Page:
Abandoned and foreclosed homes are scattered through the neighborhoods served by $960 million asset Advantis Credit Union in Portland, Ore. Most mortgage products exclude homes in poor condition, but there’s potential for new owners to build equity by renovating these homes.
Enter the Advantis Rehab Mortgage, which helps current and potential members buy and renovate run-down properties that would otherwise be ineligible for funding. Homeowners can borrow 90% of the anticipated “improved value” at the time of purchase, with mortgages capped at $418,000 per property.
Darin Walding, the credit union’s real estate loan manager, says Portland has a tight real estate market for homes in move-in condition because homeowners avoid selling when values are down. That means people seeking value look for “a bad home in a good neighborhood.”
“That’s where this product comes in,” Walding says. “You can look at the market and the foreclosures and get a good deal.”
The learning curve for the program was steep as the credit union figured out how to appraise properties’ potential, administer the loan during the three- to six-month renovation period, and reach potential buyers.
The Rehab Mortgage is modeled after the Federal Housing Administration 203k mortgage—the agency’s primary program for the rehabilitation and repair of single-family properties.
Advantis works with a contractor who reviews the properties and their renovation plans.
Eleven loans have been made so far, but Walding expects applications to double each year now that the community-chartered credit union is marketing the program directly to realtors and the community to reach nonmembers.
This program helps the credit union make inroads with realtors, Walding says. “Realtors want to know what makes a lender different.”SIDEBAR
It’s also “socially responsible lending” that allows the credit union to make concrete improvements to the community where members live and work. There have been no charge-offs or delinquencies since the program began in 2009.
“These homeowners are way more attached to their homes than the typical homeowner,” Walding says. “They went through a project making it just what they wanted, turning a house into a home.”
After pulling back during the recession, 1st United Services Credit Union, Pleasanton, Calif., decided to rebuild its indirect auto lending program based on stronger dealer relationships, says Tosha Y. Eagles-Williams, chief operating officer for the $808 million asset, community chartered credit union.
That approach has taken 1st United Services from $700,000 a month in indirect auto loans at the beginning of 2012 to more than $3.5 million during October 2012. The credit union set a goal of $5 million in monthly indirect loans for 2013 and $10 million per month in 2014.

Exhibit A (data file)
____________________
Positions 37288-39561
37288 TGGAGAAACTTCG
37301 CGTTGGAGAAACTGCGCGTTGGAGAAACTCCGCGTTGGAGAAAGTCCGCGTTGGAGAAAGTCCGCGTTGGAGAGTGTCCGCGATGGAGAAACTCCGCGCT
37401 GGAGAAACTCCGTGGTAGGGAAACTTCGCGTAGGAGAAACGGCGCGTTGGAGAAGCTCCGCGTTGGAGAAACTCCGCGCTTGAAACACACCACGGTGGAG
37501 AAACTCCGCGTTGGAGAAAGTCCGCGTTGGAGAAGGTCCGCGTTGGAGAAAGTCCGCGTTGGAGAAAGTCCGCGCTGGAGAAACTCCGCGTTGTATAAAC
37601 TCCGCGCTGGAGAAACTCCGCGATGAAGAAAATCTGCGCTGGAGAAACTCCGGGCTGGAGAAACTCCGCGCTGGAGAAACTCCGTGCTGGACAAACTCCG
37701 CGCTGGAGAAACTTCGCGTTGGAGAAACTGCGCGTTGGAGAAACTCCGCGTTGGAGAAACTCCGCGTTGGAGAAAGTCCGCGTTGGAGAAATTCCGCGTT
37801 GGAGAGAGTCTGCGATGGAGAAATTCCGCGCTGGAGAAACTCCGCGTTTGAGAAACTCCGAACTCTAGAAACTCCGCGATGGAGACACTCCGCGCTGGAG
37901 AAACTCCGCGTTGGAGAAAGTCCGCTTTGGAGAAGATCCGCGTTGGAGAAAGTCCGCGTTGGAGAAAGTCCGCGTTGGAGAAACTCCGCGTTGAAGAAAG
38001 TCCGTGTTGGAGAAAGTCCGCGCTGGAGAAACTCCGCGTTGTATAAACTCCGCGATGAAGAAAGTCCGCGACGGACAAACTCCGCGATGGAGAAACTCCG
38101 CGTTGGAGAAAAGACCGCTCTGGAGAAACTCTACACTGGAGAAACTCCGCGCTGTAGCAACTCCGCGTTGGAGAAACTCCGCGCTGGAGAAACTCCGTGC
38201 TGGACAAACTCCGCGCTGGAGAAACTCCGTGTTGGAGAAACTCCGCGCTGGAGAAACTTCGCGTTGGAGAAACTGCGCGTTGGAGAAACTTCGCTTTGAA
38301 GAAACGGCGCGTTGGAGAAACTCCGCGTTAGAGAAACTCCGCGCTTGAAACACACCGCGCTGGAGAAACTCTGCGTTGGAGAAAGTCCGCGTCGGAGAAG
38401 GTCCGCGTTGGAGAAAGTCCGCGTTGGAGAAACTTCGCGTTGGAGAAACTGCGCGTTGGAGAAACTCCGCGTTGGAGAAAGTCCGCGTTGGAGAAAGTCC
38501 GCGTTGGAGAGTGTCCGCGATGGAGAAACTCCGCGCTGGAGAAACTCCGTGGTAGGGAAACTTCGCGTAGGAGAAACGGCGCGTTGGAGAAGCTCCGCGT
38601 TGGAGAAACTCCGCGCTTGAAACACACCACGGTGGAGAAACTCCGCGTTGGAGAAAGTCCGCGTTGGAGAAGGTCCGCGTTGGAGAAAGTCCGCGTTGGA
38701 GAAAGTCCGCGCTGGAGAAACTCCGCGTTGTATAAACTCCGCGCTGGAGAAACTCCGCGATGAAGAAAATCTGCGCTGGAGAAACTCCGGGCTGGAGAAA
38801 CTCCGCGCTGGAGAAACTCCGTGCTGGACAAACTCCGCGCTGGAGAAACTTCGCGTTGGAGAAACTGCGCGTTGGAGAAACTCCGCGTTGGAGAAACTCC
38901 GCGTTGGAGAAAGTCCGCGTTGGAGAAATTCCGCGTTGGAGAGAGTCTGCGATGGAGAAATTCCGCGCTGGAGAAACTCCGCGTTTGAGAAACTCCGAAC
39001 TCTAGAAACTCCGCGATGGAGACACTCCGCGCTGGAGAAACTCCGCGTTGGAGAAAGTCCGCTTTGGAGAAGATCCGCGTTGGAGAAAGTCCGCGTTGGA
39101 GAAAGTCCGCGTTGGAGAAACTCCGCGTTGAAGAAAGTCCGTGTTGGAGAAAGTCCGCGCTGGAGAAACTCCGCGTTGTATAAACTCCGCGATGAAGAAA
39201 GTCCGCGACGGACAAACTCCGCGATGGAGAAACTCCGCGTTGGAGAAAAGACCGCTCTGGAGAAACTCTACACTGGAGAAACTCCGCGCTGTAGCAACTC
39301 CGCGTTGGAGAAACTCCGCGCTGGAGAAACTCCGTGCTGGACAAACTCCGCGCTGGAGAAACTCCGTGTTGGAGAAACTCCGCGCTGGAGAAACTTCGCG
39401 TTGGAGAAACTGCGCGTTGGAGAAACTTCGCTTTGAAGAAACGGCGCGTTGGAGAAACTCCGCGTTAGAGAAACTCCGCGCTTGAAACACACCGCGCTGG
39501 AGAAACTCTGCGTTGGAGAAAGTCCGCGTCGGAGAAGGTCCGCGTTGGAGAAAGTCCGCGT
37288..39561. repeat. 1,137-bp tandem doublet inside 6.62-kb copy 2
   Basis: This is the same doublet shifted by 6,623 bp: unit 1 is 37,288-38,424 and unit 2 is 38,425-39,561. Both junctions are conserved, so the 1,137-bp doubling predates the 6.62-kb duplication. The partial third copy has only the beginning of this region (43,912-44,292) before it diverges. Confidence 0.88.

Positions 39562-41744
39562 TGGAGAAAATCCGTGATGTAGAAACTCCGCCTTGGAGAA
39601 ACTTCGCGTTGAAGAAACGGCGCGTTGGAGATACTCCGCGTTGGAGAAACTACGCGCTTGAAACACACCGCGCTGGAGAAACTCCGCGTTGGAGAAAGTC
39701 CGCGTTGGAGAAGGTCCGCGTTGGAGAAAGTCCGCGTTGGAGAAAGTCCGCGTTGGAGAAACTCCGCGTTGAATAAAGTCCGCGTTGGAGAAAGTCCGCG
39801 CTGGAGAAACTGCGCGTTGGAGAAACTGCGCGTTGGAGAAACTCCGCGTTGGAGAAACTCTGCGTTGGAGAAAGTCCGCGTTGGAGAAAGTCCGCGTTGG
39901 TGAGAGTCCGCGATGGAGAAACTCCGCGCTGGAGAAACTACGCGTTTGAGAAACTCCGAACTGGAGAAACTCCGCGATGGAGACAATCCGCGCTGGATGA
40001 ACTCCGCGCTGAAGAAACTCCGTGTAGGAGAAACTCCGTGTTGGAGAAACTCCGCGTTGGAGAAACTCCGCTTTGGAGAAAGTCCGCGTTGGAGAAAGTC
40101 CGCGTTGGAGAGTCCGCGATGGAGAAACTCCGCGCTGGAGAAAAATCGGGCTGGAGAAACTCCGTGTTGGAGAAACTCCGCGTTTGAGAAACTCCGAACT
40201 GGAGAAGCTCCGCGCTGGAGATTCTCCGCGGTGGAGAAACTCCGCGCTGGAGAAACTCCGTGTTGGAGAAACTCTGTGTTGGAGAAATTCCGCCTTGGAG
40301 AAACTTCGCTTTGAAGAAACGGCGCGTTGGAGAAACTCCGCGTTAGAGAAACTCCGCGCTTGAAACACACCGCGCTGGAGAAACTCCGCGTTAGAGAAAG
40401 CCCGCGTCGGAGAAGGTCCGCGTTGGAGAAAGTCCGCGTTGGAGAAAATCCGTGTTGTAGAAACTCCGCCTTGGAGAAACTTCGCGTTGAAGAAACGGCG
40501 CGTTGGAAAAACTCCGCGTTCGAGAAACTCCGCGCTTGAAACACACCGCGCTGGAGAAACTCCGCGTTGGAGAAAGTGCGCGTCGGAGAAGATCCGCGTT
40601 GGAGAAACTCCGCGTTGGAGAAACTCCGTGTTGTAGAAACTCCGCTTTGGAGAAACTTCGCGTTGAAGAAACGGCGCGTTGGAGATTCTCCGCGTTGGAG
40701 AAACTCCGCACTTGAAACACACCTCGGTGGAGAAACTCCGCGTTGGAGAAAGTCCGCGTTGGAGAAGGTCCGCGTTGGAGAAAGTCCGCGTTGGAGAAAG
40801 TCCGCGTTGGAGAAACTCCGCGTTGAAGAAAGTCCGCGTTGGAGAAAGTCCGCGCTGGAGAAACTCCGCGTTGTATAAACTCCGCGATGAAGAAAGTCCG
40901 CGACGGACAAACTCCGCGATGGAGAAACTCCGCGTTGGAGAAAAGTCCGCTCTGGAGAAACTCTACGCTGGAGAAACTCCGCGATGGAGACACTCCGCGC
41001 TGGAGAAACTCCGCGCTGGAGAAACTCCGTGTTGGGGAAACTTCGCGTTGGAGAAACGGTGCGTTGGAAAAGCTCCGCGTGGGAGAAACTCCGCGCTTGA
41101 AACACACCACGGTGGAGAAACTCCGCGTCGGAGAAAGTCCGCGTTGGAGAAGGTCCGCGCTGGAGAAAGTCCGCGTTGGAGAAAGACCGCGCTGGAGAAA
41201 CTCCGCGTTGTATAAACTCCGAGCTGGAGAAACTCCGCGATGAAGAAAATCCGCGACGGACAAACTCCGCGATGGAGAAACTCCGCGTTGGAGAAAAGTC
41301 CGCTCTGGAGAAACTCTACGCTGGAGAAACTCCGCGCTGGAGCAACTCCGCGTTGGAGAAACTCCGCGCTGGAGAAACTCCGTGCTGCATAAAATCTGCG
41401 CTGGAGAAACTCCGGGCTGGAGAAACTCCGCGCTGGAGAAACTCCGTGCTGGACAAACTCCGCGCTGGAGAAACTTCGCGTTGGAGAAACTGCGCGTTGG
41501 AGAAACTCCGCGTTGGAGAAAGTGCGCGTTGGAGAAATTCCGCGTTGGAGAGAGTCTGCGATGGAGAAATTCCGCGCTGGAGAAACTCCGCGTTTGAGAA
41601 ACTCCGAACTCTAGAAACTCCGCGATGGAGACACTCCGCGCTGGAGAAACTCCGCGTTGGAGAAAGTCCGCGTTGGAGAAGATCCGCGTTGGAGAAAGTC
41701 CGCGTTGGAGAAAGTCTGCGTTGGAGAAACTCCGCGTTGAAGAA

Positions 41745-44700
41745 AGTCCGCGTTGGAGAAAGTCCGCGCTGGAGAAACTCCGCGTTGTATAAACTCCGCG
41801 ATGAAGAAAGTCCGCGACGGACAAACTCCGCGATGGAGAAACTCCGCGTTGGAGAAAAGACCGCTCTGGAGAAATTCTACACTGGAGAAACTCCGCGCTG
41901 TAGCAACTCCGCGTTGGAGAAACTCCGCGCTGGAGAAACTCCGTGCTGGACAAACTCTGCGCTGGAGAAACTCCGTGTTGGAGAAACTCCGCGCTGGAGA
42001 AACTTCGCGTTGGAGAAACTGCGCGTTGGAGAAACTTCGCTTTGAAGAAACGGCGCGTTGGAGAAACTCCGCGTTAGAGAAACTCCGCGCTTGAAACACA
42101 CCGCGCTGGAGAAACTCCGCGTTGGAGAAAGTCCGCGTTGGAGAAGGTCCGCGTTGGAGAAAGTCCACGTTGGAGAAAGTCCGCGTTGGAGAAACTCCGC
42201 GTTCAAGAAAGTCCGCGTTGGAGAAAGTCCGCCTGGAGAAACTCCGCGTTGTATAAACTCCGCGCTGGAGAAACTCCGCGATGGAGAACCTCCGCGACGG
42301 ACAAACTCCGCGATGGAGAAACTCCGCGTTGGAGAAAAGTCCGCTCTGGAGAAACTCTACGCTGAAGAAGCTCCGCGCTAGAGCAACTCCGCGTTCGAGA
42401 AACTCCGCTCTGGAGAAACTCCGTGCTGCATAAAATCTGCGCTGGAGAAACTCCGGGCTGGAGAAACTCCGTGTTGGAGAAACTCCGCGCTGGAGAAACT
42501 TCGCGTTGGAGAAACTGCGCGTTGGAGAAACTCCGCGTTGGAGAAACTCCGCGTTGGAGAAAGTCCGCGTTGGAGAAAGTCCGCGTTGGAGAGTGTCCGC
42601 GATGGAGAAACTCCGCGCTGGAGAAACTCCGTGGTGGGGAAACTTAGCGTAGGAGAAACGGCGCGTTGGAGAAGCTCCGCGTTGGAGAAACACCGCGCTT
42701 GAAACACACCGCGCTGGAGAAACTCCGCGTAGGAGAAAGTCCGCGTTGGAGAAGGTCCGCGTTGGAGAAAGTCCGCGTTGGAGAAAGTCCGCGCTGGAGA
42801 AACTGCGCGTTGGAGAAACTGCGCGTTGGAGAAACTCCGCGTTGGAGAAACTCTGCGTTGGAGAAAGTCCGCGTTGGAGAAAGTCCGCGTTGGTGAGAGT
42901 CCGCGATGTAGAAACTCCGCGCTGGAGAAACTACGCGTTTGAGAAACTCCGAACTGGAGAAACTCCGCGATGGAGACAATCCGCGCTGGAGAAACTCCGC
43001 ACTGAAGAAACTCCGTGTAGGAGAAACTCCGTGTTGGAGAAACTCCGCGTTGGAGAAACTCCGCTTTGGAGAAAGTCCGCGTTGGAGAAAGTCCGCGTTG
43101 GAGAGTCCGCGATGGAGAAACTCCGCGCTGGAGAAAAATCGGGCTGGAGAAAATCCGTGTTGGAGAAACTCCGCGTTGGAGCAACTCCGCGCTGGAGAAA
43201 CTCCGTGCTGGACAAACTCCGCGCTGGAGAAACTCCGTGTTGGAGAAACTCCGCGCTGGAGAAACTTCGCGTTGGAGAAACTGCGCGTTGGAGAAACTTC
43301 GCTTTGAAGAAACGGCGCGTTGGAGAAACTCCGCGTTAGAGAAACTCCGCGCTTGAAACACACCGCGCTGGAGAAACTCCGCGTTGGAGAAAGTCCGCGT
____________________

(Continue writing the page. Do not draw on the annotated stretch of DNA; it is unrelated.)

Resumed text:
Eagles-Williams attributes this growth to six steps 1st United Services took to improve its indirect lending program:
1. Assigning two business development employees to deepen relationships with dealers;
2. Hosting six dealer sales events a year, including three events that bring dealers and vehicles to the credit union for “fun” sales featuring barbecues, popcorn, and music;
3. Holding contests that reward dealers for high levels of “funded and approved” loan applications;
4. Offering specials that boost the dealer incentive from 1% to 2% for sending members to the credit union for loans;
5. Having an underwriter work weekends to handle dealer inquiries and review loans for members with “borderline” scores who merit a second look; and
6. Encouraging dealers to call and speak to credit union representatives when needed.
“Establishing relationships with the dealership staff was the most critical thing we did,” Eagles-Williams says. “They know they can pick up the phone and talk to the person who made the decision on the loan.”
She notes that offering food to dealers nourishes relationships, as dealers’ employees love to receive treats at the dealership and meals at special sales.
The credit union’s efforts were honored with a 2012 Best Practices Award from CU Direct Corp.
Branches have also played a role in 1st United Services’ lending success. Members apply for loans by entering a “Member Concierge” office equipped with a video camera and computer that links them to loan processors.
“We thought some of our members would be a little leery of this, but the ability to see who they’re talking to makes them really enjoy it,” Eagles-Williams says.
In most cases, members get a loan decision before they end the conversation.
The credit union allows members to sign some documents electronically, which improves efficiencies and allows 1st United Services to review more loans.
In August 2012, for example, the credit union handled 626 loan applications, compared with 195 applications in August 2009.
Lending innovators emphasize the importance of designing products that manage risk while starting new conversations with borrowers.
As Coastal Federal’s Ross notes, it’s easier to start those conversations when innovative products address a genuine need. “That’s what we need to get these products sold right out of the chute.”